Government too has changed. For the longest time, government service was considered a noble calling, and the core projects of government -- anti-poverty, education, consumer, workplace, and environmental protection -- enjoyed widespread, bipartisan support. This isn't to say that there weren't challenges and critiques. But critics for the most part raised strategic or tactical objections, all the while reaffirming the legitimacy and sensibility of government regulation.
Now, however, government is despised, distrusted, and denounced at every turn -- with corporate executives regularly leading the charge. Trump's nominees are no exception, some of whom reject the very premises of the modern welfare state -- not to mention the core missions of the agencies some of them have been tapped to run. Imagine appointing judges who don't believe in the rule of law. That's essentially what's in store for us.
Meanwhile, government is being fashioned to run like a business. This signature reform strategy of the late 20th and early 21st century entails a far greater focus on cutting so-called red tape, increasing control over the career federal workforce, and treating citizens more like customers. All of these efforts are very much in keeping with what we find in the business sector. But that's just the problem. Government is different and special.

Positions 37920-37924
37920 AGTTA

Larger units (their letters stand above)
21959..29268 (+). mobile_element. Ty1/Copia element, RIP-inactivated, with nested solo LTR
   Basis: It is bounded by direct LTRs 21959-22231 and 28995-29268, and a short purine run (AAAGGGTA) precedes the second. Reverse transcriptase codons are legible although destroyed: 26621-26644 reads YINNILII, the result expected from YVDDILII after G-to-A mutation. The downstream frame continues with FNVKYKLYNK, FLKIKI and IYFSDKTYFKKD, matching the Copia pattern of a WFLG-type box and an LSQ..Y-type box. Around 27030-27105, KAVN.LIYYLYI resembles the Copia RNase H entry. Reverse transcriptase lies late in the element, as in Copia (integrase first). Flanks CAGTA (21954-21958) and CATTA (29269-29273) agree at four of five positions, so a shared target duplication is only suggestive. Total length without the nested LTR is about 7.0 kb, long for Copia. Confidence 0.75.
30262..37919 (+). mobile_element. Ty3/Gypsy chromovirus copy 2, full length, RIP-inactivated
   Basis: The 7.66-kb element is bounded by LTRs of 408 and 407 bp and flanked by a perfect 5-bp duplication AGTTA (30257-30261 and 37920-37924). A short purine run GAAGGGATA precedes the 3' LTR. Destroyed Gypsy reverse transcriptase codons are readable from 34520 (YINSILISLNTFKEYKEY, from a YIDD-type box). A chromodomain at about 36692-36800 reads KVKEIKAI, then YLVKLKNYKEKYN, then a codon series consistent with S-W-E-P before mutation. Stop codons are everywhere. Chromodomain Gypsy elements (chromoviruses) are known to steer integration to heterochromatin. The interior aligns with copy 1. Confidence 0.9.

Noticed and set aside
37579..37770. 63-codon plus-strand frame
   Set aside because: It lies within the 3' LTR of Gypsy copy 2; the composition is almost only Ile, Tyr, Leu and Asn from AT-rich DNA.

What's derided as "red tape" are critical procedures designed to ensure that the state exercises its sovereign powers in a responsible, accountable fashion. And what's decried as an independent, even unruly career civil service is a critical guarantee that true, generally apolitical expertise is brought to bear on matters of public consequence.
The very fact that the Trump transition team is seeking to upend civil service protections and seems ominously to be compiling lists of career employees working on climate change regulations should tell us all we need to know about the dangers of CEO-like control over federal agencies.
And the norms of statecraft propriety themselves seem to be changing. We have a president-elect reluctant to put aside his own substantial business interests. Already appearances of conflict abound and more will no doubt surface as we approach Inauguration Day. Here, too, we should be concerned about business leaders directing key government agencies. If the President is himself inextricably and unapologetically tethered to any number of commercial endeavors, can we really expect the Trump Justice Department to seriously investigate allegations of corruption or self-dealing among Cabinet officials?
Given these challenges to government, its mission, and the ways it operates, businessmen and women may be considered natural fits to run these transformed agencies. The CEOs are, in other words, perfectly cast for the business of governing in the Trump era. But in order to embrace that conclusion, one must first endorse the neo-liberalism of unfettered capitalism, the Reagan-Thatcher indictment of government as pathological, and the coarse cronyism of a wheeling-dealing presidency.
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The months and years ahead will present us with no shortages of opportunities and challenges. The upcoming confirmation hearings will prove an early and powerful test of the Trump agenda. We should use these hearings as a wake-up call. We should use these hearings as an occasion to articulate a vision of a just political economy in which the government and business sectors respect one another, complement one another, and constrain one another. That can't happen so long as the Cabinet looks like a boardroom.